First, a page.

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In a move that has shocked career national security officials, President Trump stripped former CIA Director John Brennan of his security clearance this week, and announced he was considering doing so for a host of others. The move so enraged retired Navy Admiral William McRaven—the man who oversaw the killing of Osama Bin Laden—that he wrote an op-ed telling Trump to revoke his clearance too, in solidarity with Brennan. But what the general public might not realize is that cutting off Brennan and others has more than just symbolic cost. It actively weakens national security.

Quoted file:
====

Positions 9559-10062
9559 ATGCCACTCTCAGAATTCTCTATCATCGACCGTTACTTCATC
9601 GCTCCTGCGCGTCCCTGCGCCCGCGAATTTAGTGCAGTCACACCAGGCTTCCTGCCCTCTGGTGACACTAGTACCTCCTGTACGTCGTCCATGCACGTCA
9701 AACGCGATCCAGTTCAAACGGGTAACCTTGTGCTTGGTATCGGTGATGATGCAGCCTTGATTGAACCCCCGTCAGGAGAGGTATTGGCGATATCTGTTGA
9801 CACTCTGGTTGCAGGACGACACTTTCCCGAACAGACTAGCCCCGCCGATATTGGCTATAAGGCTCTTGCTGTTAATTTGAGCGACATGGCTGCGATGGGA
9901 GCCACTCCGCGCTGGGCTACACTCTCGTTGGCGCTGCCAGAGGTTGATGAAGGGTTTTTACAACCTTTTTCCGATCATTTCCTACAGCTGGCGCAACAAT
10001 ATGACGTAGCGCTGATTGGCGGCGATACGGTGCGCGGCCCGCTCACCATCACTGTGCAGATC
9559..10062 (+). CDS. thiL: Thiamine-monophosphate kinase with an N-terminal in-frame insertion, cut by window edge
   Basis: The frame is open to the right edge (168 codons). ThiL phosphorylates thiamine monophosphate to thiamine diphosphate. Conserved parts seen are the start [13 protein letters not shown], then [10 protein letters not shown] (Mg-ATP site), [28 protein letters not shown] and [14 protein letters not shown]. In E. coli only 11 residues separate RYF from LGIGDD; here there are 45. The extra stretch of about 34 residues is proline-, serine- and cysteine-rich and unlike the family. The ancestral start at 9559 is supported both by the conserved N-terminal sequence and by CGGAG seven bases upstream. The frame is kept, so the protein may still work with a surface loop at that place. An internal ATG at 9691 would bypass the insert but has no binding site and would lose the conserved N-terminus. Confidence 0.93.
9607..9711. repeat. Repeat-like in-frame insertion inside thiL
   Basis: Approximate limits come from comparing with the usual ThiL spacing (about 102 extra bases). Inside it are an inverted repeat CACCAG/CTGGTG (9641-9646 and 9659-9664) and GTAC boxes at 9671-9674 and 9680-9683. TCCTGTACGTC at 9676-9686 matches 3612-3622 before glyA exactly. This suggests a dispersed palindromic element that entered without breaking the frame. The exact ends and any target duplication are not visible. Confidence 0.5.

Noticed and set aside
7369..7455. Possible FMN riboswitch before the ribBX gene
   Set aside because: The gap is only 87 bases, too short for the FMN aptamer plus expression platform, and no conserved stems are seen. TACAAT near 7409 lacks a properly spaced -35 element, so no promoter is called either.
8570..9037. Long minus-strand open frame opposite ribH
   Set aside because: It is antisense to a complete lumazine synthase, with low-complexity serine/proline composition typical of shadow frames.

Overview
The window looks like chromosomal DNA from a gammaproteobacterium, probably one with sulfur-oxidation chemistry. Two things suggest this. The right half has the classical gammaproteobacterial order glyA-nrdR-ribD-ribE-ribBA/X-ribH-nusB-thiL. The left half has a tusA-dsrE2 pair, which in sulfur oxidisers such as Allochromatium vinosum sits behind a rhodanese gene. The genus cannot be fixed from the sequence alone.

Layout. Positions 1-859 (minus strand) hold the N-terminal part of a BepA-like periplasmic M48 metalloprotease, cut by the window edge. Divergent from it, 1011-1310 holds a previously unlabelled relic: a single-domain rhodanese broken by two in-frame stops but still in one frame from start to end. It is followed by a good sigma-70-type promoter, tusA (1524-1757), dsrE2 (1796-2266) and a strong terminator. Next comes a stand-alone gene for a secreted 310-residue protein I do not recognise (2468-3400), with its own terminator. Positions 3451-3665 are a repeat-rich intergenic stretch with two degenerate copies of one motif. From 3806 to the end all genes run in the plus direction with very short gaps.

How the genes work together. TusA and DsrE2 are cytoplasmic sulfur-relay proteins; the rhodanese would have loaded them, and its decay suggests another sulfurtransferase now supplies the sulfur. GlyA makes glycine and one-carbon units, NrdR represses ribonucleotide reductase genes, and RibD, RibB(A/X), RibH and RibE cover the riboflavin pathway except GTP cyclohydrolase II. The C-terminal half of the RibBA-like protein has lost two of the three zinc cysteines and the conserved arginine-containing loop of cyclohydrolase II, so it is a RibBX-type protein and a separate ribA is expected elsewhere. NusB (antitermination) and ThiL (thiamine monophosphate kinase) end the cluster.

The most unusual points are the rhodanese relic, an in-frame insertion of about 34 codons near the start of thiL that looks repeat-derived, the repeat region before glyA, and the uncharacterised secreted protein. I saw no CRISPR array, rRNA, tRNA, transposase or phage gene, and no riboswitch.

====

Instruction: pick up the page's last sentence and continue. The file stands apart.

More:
Fascinating a subject as it is, the public has little occasion to worry about the intricacies of security clearances. For starters, having them outside of government is more common than you might think: The New York Times reports that 4.1 million people outside the government have a clearance, and 1.3 million private sector employees have top secret clearance.